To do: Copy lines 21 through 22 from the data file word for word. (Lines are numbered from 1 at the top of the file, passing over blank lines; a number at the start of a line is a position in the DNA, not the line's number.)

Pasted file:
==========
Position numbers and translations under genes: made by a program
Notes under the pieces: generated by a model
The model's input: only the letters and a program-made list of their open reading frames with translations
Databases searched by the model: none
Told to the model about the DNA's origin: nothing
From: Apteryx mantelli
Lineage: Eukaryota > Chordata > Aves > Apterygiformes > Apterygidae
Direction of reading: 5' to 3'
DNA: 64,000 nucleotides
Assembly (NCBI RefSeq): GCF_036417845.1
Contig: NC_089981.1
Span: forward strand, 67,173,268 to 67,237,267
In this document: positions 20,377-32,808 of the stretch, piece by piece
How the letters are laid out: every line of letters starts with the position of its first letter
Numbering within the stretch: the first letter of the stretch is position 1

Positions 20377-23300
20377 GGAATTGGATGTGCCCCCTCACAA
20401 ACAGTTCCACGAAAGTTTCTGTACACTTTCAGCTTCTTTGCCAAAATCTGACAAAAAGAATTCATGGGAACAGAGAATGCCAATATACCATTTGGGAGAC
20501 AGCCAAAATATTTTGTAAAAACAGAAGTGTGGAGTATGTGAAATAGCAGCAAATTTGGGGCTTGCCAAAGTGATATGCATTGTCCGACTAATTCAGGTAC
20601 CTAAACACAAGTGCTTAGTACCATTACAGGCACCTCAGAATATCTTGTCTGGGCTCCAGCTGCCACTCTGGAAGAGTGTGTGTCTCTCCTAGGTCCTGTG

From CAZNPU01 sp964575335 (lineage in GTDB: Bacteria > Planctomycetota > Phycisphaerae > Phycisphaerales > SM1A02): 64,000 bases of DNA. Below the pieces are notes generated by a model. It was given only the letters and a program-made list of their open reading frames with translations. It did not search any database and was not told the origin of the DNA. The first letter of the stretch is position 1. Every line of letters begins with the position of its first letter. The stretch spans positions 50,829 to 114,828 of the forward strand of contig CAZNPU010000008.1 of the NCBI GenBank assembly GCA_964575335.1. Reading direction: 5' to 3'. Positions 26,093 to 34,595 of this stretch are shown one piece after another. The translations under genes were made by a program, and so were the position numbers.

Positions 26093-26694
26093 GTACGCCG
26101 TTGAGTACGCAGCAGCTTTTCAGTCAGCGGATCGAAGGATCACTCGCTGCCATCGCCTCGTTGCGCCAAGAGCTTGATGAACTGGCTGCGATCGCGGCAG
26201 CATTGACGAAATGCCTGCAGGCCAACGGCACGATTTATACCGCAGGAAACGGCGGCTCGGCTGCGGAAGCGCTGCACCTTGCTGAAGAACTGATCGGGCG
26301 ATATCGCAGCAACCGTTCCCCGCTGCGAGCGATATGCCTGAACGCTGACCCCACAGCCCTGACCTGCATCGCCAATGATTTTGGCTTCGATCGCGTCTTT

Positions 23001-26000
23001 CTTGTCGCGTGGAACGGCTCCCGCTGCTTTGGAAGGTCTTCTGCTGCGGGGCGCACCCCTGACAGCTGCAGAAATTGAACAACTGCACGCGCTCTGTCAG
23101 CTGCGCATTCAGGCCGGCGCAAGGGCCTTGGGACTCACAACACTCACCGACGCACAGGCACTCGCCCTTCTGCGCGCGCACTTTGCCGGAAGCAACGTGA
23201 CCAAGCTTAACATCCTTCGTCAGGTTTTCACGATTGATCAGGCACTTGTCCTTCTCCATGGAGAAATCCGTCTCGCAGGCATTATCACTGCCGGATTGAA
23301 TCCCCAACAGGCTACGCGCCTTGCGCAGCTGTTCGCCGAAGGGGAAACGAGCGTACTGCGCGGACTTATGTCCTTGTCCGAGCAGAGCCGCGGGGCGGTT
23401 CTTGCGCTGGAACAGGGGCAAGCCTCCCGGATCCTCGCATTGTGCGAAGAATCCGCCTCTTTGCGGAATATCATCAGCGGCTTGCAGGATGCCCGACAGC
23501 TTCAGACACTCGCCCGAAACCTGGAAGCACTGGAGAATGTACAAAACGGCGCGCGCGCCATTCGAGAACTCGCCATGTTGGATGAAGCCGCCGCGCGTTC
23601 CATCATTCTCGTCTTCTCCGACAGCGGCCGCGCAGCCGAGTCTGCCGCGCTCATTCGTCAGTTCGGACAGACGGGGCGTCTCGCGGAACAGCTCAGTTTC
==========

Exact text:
From CAZNPU01 sp964575335 (lineage in GTDB: Bacteria > Planctomycetota > Phycisphaerae > Phycisphaerales > SM1A02): 64,000 bases of DNA. Below the pieces are notes generated by a model. It was given only the letters and a program-made list of their open reading frames with translations. It did not search any database and was not told the origin of the DNA. The first letter of the stretch is position 1. Every line of letters begins with the position of its first letter. The stretch spans positions 50,829 to 114,828 of the forward strand of contig CAZNPU010000008.1 of the NCBI GenBank assembly GCA_964575335.1. Reading direction: 5' to 3'. Positions 26,093 to 34,595 of this stretch are shown one piece after another. The translations under genes were made by a program, and so were the position numbers.

Positions 26093-26694